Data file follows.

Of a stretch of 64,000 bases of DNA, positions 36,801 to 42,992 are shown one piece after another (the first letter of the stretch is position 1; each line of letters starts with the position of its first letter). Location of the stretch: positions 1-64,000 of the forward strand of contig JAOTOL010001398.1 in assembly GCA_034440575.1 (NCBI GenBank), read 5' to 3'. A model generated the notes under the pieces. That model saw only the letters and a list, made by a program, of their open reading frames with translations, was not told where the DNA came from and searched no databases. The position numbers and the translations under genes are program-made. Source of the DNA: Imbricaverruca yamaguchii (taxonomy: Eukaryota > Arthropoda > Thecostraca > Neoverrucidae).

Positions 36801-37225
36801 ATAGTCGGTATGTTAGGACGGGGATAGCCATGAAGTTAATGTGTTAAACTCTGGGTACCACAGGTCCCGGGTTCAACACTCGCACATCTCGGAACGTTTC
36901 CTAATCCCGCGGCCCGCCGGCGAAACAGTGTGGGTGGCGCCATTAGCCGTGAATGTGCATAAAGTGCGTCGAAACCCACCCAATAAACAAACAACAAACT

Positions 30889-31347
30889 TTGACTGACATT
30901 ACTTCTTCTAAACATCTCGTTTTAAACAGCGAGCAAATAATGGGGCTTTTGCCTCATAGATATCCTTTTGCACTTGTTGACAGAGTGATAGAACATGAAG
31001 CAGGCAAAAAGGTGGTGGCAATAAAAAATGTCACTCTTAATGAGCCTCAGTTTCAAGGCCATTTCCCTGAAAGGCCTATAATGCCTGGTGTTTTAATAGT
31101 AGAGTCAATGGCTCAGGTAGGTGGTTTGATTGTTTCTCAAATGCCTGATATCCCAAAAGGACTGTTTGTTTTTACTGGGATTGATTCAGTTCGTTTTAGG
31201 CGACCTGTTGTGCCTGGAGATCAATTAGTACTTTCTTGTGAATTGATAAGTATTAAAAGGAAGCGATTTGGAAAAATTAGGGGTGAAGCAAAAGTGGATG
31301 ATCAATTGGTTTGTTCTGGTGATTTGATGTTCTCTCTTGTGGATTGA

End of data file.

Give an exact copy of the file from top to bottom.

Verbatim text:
Of a stretch of 64,000 bases of DNA, positions 36,801 to 42,992 are shown one piece after another (the first letter of the stretch is position 1; each line of letters starts with the position of its first letter). Location of the stretch: positions 1-64,000 of the forward strand of contig JAOTOL010001398.1 in assembly GCA_034440575.1 (NCBI GenBank), read 5' to 3'. A model generated the notes under the pieces. That model saw only the letters and a list, made by a program, of their open reading frames with translations, was not told where the DNA came from and searched no databases. The position numbers and the translations under genes are program-made. Source of the DNA: Imbricaverruca yamaguchii (taxonomy: Eukaryota > Arthropoda > Thecostraca > Neoverrucidae).

Positions 36801-37225
36801 ATAGTCGGTATGTTAGGACGGGGATAGCCATGAAGTTAATGTGTTAAACTCTGGGTACCACAGGTCCCGGGTTCAACACTCGCACATCTCGGAACGTTTC
36901 CTAATCCCGCGGCCCGCCGGCGAAACAGTGTGGGTGGCGCCATTAGCCGTGAATGTGCATAAAGTGCGTCGAAACCCACCCAATAAACAAACAACAAACT

Positions 30889-31347
30889 TTGACTGACATT
30901 ACTTCTTCTAAACATCTCGTTTTAAACAGCGAGCAAATAATGGGGCTTTTGCCTCATAGATATCCTTTTGCACTTGTTGACAGAGTGATAGAACATGAAG
31001 CAGGCAAAAAGGTGGTGGCAATAAAAAATGTCACTCTTAATGAGCCTCAGTTTCAAGGCCATTTCCCTGAAAGGCCTATAATGCCTGGTGTTTTAATAGT
31101 AGAGTCAATGGCTCAGGTAGGTGGTTTGATTGTTTCTCAAATGCCTGATATCCCAAAAGGACTGTTTGTTTTTACTGGGATTGATTCAGTTCGTTTTAGG
31201 CGACCTGTTGTGCCTGGAGATCAATTAGTACTTTCTTGTGAATTGATAAGTATTAAAAGGAAGCGATTTGGAAAAATTAGGGGTGAAGCAAAAGTGGATG
31301 ATCAATTGGTTTGTTCTGGTGATTTGATGTTCTCTCTTGTGGATTGA